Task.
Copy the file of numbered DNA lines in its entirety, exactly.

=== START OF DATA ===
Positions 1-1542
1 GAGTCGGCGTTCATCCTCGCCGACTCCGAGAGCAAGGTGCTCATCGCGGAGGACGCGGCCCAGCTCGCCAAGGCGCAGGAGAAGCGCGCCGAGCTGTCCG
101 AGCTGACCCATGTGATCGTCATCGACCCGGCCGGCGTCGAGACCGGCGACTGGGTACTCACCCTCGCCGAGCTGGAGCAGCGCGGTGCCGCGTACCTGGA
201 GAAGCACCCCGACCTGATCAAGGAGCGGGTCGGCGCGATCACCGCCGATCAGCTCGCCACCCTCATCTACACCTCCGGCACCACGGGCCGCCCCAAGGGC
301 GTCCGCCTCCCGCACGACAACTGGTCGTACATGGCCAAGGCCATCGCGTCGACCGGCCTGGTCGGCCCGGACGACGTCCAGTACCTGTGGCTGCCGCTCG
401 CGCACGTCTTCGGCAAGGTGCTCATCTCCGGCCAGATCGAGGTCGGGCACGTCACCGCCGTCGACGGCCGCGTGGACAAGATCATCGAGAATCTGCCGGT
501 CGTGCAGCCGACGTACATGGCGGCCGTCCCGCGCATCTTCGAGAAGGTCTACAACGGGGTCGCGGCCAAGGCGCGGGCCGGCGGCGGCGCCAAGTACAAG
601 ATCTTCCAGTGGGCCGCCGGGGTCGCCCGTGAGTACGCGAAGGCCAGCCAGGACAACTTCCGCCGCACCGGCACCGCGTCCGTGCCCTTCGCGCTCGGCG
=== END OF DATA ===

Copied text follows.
Positions 1-1542
1 GAGTCGGCGTTCATCCTCGCCGACTCCGAGAGCAAGGTGCTCATCGCGGAGGACGCGGCCCAGCTCGCCAAGGCGCAGGAGAAGCGCGCCGAGCTGTCCG
101 AGCTGACCCATGTGATCGTCATCGACCCGGCCGGCGTCGAGACCGGCGACTGGGTACTCACCCTCGCCGAGCTGGAGCAGCGCGGTGCCGCGTACCTGGA
201 GAAGCACCCCGACCTGATCAAGGAGCGGGTCGGCGCGATCACCGCCGATCAGCTCGCCACCCTCATCTACACCTCCGGCACCACGGGCCGCCCCAAGGGC
301 GTCCGCCTCCCGCACGACAACTGGTCGTACATGGCCAAGGCCATCGCGTCGACCGGCCTGGTCGGCCCGGACGACGTCCAGTACCTGTGGCTGCCGCTCG
401 CGCACGTCTTCGGCAAGGTGCTCATCTCCGGCCAGATCGAGGTCGGGCACGTCACCGCCGTCGACGGCCGCGTGGACAAGATCATCGAGAATCTGCCGGT
501 CGTGCAGCCGACGTACATGGCGGCCGTCCCGCGCATCTTCGAGAAGGTCTACAACGGGGTCGCGGCCAAGGCGCGGGCCGGCGGCGGCGCCAAGTACAAG
601 ATCTTCCAGTGGGCCGCCGGGGTCGCCCGTGAGTACGCGAAGGCCAGCCAGGACAACTTCCGCCGCACCGGCACCGCGTCCGTGCCCTTCGCGCTCGGCG